Record London house prices stoke bubble fears

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The NFL has returned to London with the Vikings and Steelers set to meet at Wembley Stadium on Sept. 29. But the league has been featuring its product abroad for decades. Lefteris Pitarakis, AP Last Slide Next Slide Still, growth for the game at the grass-roots level at the field level does nevertheless appear to be taking place in the U.K. “It’s an upward trajectory in terms of participation,” says Andy Fuller, the director for student football at the British American Football Association, the national governing body for the sport here. BAFA’s Fuller says that there has been “rapid and tremendous growth within the higher education sector” with a full 76 college teams now competing and what he called a “tranche more” ready to launch for the 2014 and 2015 season. In 2008, there were 42 teams playing college football in the U.K. But to misquote Shakespeare, there are more things between heaven and earth than are dreamt of in your desire to see football matches played in Britain, NFL Commissioner Roger Goodell. “No other sport will ever be as big as soccer as it is part of the psyche of the country, ” says Lawrence Vos, a British-based corporate brand manager and NFL blogger. “I think we can sustain a long-term franchise in London but they would need to win early,” says Vos, referring to the oft-touted idea that the capital city may one day host a permanent NFL franchise. Vos’ local team, the University of Birmingham Lions, were crowned BUCS American Football National Champions in April, but of the four NFL teams playing in London this fall, only the 49ers have managed to win a game this season. NFL EXEC: London getting ‘huge game’ of winless teams “I will be there on Sunday for the Steelers-Vikings game, but I would much rather be there to root for an NFL team that is based in the U.K. The fans that go to Wembley support all 32 teams so it’s always a bit of a weird atmosphere,” Vos said. Ahead of that, on Saturday, Londoners will be presented with the full basket of goods that the NFL has to offer when the central shopping street of of Regent Street will be closed for traffic, giving way to an NFL block party replete with “interactive NFL content, team zones, music and entertainment, cheerleader performances” and more. It might prove to be a cultural awakening for some, a reminder of good times for others. “You want to know when I fell in love with American football?” says Fuller, the British MP, recounting his days aboard that greyhound bus.

Adrian Peterson of Minnesota Vikings

Both are sellouts, and two matches could become three as soon as 2014. Sporadic chatter about the merits of a British franchise has swollen in energy and noise. You hear it on popular US sports websites such as Grantland and Deadspin, in mainstream media titles including US Today even among the players. In between downs and downtime at his team’s plush Hertfordshire hotel, the Vikings safety Harrison Smith admits that a “bunch of us have been talking about it”. When you suggest to Smith the towering obstacles facing a NFL London team from tax codes and time zones to the brutal logistics of transporting so much muscle and machinery over the ocean and back he does not demur. “But there’s always a way to do it, especially in today’s world,” he says. “The truth of it is this: as fun as it is to play football, it’s a business. If there is an opportunity to make money there will be a franchise here.” And money and opportunity are driving the NFL’s foray eastward. American football is America’s game, not the world’s. A European franchise would not only put down new roots but provide additional revenue from TV rights and shirt sales. There are other reasons why the NFL is flirting with the UK. As a nation we gorge on sport, but not usually on Sunday nights between 6pm and midnight when most NFL matches are played. There is the shotgun-wedding legacy of the 80s when the NFL’s popularity soared due to Channel 4’s coverage.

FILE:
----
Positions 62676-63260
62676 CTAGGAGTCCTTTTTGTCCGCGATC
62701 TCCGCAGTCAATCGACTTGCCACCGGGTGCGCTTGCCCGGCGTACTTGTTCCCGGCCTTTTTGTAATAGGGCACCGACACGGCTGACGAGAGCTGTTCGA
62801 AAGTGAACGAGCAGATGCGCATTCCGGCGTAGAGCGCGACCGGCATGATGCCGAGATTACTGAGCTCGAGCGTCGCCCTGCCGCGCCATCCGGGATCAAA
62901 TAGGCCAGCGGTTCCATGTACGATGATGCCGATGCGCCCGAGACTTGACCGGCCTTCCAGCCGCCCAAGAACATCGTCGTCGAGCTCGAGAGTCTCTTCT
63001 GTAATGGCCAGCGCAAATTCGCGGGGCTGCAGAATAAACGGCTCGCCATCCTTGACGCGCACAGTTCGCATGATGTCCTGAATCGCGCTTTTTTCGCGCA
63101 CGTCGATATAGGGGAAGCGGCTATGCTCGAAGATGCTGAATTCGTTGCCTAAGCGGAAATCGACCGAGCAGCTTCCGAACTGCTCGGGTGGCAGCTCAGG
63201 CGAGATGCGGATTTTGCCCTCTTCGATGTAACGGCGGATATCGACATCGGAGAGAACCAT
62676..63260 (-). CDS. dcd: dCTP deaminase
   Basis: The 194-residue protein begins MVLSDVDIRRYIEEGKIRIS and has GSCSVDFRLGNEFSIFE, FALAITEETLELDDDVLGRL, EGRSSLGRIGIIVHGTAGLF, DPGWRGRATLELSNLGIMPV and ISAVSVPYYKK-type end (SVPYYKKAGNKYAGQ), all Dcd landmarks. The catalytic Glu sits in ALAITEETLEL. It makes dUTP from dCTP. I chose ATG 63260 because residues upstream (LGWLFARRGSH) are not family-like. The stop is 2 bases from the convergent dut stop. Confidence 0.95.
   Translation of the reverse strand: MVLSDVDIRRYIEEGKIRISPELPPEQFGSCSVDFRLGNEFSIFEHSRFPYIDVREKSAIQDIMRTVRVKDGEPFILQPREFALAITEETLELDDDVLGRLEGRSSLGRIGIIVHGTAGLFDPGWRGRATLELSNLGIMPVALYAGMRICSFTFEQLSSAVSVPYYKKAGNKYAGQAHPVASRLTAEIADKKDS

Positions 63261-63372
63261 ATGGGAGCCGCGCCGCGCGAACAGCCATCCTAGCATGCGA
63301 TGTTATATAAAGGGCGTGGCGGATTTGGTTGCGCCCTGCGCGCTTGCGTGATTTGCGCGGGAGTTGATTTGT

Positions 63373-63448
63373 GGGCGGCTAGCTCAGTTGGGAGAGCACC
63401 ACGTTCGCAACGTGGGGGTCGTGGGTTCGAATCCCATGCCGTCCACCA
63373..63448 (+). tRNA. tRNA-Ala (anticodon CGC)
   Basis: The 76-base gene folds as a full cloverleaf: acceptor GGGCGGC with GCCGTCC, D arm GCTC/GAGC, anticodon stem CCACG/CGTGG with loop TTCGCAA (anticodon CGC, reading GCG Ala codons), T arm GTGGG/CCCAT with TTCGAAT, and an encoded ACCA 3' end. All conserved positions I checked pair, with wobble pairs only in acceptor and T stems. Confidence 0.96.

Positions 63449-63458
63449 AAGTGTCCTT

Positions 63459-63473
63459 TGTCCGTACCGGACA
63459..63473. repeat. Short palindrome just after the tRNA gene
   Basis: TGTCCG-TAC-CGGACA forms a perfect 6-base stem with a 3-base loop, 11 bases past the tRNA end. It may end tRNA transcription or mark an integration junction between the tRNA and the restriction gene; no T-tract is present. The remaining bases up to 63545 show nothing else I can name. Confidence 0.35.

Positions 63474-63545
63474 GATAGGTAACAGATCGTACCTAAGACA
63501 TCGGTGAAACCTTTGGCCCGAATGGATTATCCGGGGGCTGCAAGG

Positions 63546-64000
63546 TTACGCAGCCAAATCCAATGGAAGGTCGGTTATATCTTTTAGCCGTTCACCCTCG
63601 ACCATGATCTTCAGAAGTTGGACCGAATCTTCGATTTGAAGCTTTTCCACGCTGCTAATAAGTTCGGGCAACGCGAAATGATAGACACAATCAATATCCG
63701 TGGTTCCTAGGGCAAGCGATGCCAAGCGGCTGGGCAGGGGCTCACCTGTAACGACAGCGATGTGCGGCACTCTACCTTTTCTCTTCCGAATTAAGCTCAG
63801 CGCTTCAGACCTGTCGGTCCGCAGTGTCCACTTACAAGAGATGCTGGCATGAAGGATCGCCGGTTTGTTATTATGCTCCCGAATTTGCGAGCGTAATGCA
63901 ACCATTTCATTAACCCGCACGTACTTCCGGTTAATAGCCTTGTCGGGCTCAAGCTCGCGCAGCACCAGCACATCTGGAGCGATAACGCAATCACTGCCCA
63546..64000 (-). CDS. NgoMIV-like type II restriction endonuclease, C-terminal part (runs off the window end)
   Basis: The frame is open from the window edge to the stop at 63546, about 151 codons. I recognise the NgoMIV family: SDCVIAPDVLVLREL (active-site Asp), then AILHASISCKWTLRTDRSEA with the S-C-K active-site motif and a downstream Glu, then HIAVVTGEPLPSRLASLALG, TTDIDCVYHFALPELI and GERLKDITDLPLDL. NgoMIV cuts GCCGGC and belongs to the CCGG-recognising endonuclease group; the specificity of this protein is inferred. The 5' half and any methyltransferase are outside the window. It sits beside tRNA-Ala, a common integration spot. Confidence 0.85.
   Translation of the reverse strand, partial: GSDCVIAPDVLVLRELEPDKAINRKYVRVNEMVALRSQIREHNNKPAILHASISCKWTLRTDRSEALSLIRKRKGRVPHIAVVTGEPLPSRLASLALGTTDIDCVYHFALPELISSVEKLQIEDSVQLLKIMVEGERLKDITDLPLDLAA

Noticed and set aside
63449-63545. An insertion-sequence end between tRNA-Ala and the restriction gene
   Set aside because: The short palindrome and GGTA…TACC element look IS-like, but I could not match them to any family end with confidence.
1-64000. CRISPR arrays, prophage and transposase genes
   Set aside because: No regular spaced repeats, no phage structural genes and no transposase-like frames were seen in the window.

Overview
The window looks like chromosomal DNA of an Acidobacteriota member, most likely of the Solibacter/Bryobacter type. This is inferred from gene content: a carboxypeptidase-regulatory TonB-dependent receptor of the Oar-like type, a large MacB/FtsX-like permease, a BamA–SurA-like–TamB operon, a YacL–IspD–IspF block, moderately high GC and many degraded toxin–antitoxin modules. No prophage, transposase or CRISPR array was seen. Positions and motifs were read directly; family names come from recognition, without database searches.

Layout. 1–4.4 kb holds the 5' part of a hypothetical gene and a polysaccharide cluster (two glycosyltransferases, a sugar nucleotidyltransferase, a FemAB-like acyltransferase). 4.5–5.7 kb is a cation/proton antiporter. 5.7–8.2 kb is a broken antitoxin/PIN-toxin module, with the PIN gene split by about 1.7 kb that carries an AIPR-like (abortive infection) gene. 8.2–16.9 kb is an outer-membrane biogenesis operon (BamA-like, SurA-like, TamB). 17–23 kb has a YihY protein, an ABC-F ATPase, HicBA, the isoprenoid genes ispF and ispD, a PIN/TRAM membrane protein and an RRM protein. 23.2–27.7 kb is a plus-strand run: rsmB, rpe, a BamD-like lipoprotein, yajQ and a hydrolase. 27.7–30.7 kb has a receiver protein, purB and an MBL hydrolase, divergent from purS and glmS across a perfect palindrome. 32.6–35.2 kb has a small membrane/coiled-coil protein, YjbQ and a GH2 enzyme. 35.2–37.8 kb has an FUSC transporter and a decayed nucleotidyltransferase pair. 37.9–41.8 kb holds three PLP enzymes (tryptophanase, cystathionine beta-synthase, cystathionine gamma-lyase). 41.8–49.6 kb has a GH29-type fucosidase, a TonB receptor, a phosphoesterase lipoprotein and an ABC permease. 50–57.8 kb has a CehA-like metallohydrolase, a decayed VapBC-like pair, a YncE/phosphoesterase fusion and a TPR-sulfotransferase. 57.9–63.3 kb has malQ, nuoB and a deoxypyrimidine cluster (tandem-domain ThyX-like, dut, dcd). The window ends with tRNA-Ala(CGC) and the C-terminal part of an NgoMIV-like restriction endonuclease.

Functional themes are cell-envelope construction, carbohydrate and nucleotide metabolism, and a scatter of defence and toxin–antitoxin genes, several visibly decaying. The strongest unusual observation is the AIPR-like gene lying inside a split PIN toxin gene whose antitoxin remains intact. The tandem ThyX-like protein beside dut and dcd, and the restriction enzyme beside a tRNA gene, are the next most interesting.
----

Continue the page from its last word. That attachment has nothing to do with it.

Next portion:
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London Police Use Super Recognizers to Fight Crime

Several years ago, for example, London police were on the lookout for a burglar wanted for nine robberies. About a month after seeing the burglar’s picture, Hyland and two colleagues were stuck in traffic. “I looked up and noticed this guy coming out of a university and knew it was him,” Hyland recalled, adding that neither of his colleagues recognized the burglar. Hyland arrested the suspect, who confessed after questioning. “If I’ve met someone before and see them again, I’ll usually know where I know them from, even if I can’t remember their name,” he said. How does Hyland do it? Nobody knows. But since 2011, about 200 London police officers have been recruited to an elite squad of super recognizers. Officials say they have tripled the number of criminal suspects identified from surveillance photos or on the street each week, and even helped prevent some crimes like muggings, drug deals and assaults. “When we have an image of an unidentified criminal, I know exactly who to ask instead of sending it out to everyone and getting a bunch of false leads,” said Mick Neville, Detective Chief Inspector at Scotland Yard. Neville started the super recognizer unit after realizing the police had no system for identifying criminals based on images, unlike those for DNA and fingerprints. The unit proved especially valuable after riots hit London in the summer of 2011. After the violence, Scotland Yard combed through hundreds of hours of surveillance video. So far, there have been nearly 5,000 arrests; around 4,000 of those were based on police identifications of suspects from video images.